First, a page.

skip to content

The Gurdon Institute

 
cross section of mouse testis

By defining the dynamics of spermatogonial stem cells following transplantation into mouse testis, the Simons lab and collaborators in Okazaki show how repopulation efficiency can be increased to a level at which the fertility of infertile hosts is restored.

 

Transient suppression of transplanted spermatogonial stem cell differentiation restores fertility in mice

Nakamura Y et al. (2021) Cell Stem Cell. DOI: 10.1016/j.stem.2021.03.016

 

Highlights from the paper

  • Following transplantation, spermatogonial stem cells follow stochastic clone dynamics
  • Most initially settled stem cells are lost through chance differentiation and death
  • Donor cell differentiation can be suppressed using a retinoic acid synthesis inhibitor
  • Transient differentiation block boosts repopulation and restores fertility of the host

Summary from the paper

A remarkable feature of tissue stem cells is their ability to regenerate the structure and function of host tissue following transplantation. However, the dynamics of donor stem cells during regeneration remains largely unknown.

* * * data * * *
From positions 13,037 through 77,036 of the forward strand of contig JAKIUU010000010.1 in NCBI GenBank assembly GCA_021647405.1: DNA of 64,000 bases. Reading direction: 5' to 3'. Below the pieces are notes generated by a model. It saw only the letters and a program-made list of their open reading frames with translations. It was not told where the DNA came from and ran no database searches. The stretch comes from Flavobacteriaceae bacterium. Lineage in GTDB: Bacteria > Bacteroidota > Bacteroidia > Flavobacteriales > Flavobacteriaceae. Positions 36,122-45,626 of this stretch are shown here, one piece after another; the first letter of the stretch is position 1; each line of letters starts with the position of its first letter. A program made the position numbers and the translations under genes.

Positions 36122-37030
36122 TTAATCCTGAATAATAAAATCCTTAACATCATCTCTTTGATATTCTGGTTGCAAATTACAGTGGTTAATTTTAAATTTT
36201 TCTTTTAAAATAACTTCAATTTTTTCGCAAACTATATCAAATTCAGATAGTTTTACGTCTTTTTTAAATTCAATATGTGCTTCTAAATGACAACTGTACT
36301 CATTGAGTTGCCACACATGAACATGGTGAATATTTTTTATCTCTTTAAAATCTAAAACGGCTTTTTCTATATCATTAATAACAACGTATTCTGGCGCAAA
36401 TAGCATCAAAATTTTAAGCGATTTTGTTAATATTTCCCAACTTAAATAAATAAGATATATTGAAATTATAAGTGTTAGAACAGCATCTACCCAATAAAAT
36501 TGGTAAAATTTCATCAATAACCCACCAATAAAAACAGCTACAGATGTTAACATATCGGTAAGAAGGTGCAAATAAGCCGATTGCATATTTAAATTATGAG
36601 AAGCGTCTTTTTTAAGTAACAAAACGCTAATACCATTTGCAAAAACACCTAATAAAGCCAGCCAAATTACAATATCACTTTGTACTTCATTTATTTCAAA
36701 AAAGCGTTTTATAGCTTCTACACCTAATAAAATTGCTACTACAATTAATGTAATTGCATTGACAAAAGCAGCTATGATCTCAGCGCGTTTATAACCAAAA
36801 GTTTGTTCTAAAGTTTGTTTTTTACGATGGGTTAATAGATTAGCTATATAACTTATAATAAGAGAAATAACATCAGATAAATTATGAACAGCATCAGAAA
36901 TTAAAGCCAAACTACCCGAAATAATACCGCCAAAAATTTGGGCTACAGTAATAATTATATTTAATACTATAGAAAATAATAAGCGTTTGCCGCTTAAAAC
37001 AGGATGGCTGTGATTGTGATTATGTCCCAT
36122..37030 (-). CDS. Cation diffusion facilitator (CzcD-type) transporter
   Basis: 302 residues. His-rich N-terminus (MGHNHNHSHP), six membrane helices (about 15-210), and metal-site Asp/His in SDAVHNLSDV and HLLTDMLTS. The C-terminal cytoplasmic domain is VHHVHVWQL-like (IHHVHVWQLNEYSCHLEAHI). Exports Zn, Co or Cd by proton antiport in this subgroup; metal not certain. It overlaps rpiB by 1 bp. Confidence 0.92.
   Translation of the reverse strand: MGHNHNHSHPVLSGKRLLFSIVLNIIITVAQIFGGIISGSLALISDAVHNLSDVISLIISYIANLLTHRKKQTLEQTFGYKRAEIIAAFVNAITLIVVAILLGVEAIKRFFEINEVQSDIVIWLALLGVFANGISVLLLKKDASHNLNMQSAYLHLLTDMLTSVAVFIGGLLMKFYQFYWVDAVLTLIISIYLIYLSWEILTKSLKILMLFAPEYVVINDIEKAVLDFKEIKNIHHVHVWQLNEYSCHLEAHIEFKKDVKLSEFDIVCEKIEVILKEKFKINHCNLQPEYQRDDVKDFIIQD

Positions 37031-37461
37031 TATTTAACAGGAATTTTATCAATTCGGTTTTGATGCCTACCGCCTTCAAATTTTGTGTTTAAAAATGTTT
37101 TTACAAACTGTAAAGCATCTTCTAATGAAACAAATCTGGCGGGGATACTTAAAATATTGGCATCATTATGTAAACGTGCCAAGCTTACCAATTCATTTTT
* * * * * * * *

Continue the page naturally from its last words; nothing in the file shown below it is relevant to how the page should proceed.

Here we conducted quantitative clonal fate studies of transplanted mouse spermatogonial stem cells in host seminiferous tubules. We found that, after a large population of donor spermatogonia settle in host testes, through stochastic fate choice, only a small fraction persist and regenerate over the long term, and the rest are lost through differentiation and cell death.

Further, based on these insights, we showed how repopulation efficiency can be increased to a level where the fertility of infertile hosts is restored by transiently suppressing differentiation using a chemical inhibitor of retinoic acid synthesis.

These findings unlock a range of potential applications of spermatogonial transplantation, from fertility restoration in individuals with cancer to conservation of biological diversity.

**********************

Read more about research in the Simons lab.

Watch Ben Simons describe his research on YouTube.

Covid FAQs

InstituteReopening

Institute reopening

The Gurdon Institute reopened on Monday 15th June. Many staff will continue to work from home, and all staff may be contacted by email.

Studying development to understand disease

The Gurdon Institute is funded by Wellcome and Cancer Research UK to study the biology of development, and how normal growth and maintenance go wrong in cancer and other diseases.
 

combinedLogo x3 trans2018

Watch us on YouTube!